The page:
Roundtable: 200 days of genocide and resistance; campuses fight back

Israel’s genocide against Palestinians in Gaza has now passed 200 days, with no end in sight. Despite suffering and horror beyond description, the resistance on the ground remains determined and strong – denying Israel any strategic achievement.

We were joined by our contributor Abubaker Abed, who described his experience of relentless Israeli bombing close to his home in Deir al-Balah, in central Gaza.

Jump to Abubaker Abed’s segment here.

Meanwhile, there is no let up in global solidarity and protest against government and institutional complicity with Israel’s crimes.

Right now, across the United States, students and faculty are facing repression and reprisals, while Congress smears, investigates and threatens them for speaking out and standing up against the genocide.

At New York University, police arrested more than 130 students and faculty late Monday night, in an attack on campus anti-genocide protesters reminiscent of the era of the American war on Vietnam.

Also on Monday, Harvard University ordered members of the campus Palestine Solidarity Committee to “cease all organizational activities for the remainder of the Spring 2024 term,” or risk permanent expulsion.

Early Wednesday morning, Columbia University administrators threatened another New York Police Department raid and even the National Guard, as Minouche Shafik, the university’s president, presses on with her violent crackdown.

Shafik called the police on her students last week after suspending many of them and expelling them from their housing, prompting the university’s senate to take up a resolution of censure against her that may come to a vote on Wednesday.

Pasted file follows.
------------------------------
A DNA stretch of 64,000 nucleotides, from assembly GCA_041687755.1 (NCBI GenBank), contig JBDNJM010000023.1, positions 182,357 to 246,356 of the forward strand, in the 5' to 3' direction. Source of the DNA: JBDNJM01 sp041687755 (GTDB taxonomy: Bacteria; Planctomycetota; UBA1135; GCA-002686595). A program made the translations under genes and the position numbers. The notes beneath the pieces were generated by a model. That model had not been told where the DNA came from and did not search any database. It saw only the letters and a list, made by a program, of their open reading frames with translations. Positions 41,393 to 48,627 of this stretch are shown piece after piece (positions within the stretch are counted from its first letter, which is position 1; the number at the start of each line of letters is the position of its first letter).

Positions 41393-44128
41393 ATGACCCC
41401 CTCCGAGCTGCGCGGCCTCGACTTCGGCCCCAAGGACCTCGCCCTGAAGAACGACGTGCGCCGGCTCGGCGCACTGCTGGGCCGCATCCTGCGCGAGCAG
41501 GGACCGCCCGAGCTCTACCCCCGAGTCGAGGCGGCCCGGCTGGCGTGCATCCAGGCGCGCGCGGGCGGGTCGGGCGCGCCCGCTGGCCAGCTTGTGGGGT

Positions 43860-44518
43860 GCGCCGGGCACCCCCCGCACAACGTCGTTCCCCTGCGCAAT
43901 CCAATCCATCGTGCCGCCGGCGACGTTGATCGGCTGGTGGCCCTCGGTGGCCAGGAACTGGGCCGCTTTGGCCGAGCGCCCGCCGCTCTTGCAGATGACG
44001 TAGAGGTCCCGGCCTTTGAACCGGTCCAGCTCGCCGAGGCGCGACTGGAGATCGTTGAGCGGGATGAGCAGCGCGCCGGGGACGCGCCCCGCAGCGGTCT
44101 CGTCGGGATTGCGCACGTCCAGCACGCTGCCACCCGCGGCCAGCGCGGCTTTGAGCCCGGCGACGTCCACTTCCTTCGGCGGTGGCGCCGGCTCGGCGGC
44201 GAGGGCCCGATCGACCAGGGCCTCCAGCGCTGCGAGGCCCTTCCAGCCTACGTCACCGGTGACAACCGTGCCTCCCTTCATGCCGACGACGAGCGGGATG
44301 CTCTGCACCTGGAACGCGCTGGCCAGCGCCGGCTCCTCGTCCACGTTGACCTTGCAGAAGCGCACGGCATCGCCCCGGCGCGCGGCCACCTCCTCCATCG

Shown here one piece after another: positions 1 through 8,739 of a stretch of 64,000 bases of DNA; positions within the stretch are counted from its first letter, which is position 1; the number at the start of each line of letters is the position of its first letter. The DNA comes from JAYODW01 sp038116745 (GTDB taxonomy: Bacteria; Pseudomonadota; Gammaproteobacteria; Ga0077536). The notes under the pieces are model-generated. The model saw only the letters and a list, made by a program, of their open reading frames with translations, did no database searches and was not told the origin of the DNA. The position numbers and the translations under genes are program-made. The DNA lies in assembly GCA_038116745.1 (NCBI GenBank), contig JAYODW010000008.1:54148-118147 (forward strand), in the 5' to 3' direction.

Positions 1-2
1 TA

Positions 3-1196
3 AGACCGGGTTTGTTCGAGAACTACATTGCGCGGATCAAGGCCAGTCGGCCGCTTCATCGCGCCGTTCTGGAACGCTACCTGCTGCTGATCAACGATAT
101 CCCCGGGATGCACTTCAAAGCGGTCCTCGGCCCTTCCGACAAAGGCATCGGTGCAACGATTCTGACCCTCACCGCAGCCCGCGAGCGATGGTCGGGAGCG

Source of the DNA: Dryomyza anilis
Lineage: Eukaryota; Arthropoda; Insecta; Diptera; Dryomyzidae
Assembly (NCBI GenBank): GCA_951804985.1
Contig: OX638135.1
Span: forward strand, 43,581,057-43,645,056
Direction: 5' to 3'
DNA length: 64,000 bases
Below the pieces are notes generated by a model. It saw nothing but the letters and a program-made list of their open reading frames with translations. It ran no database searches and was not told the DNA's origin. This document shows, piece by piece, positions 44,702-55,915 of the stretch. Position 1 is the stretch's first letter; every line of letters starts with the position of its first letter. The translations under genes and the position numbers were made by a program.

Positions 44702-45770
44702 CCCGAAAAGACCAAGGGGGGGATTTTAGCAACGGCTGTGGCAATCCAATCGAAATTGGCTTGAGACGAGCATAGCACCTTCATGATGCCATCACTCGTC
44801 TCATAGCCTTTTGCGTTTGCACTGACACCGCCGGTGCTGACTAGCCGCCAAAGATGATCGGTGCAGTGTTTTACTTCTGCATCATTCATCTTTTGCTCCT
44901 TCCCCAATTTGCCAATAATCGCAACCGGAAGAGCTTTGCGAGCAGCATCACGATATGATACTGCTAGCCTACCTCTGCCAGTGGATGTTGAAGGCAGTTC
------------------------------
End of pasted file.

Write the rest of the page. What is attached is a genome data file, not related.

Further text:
We were joined by Mohamed Abdou, a visiting professor at Columbia who is one of three faculty members attacked and smeared during congressional testimony by Shafik last week. During the testimony, Shafik engaged in a harsh and bitter attack on Abdou, joining hardline pro-Israel lawmakers in distorting his words and vowing that he would never teach at Columbia again.

Jump to Mohamed Abdou’s segment here.

In our second hour, Jon Elmer guided us through the latest videos from the resistance in Gaza and the West Bank as well as a series of operations from southern Lebanon by Hizballah.

Jump to Jon Elmer’s segment here.

Jon, Asa Winstanley, Ali Abunimah and I discussed Israel’s threats of a full ground invasion into Rafah and other regional developments.

Jump to the group discussion here.

And I began the program with a news report, including stories by Maureen Clare Murphy on Israel’s use of torture to extract forced confessions against the UN agency for Palestine refugees and the arrest of Palestinian feminist scholar Nadera Shalhoub-Kevorkian in Jerusalem, and stories by Tamara Nassar on the escalating violence by Israeli forces and Israeli settlers against Palestinians in the occupied West Bank.

Jump to the news report here.

These are just some of the many topics we cover on The Electronic Intifada livestream. Be sure to subscribe to our YouTube channel.

With Ali Abunimah, Nora Barrows-Friedman, Jon Elmer, Tamara Nassar and Asa Winstanley


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Nora Barrows-Friedman

Nora Barrows-Friedman's picture

Nora Barrows-Friedman is a staff writer and associate editor at The Electronic Intifada, and is the author of In Our Power: US Students Organize for Justice in Palestine (Just World Books, 2014).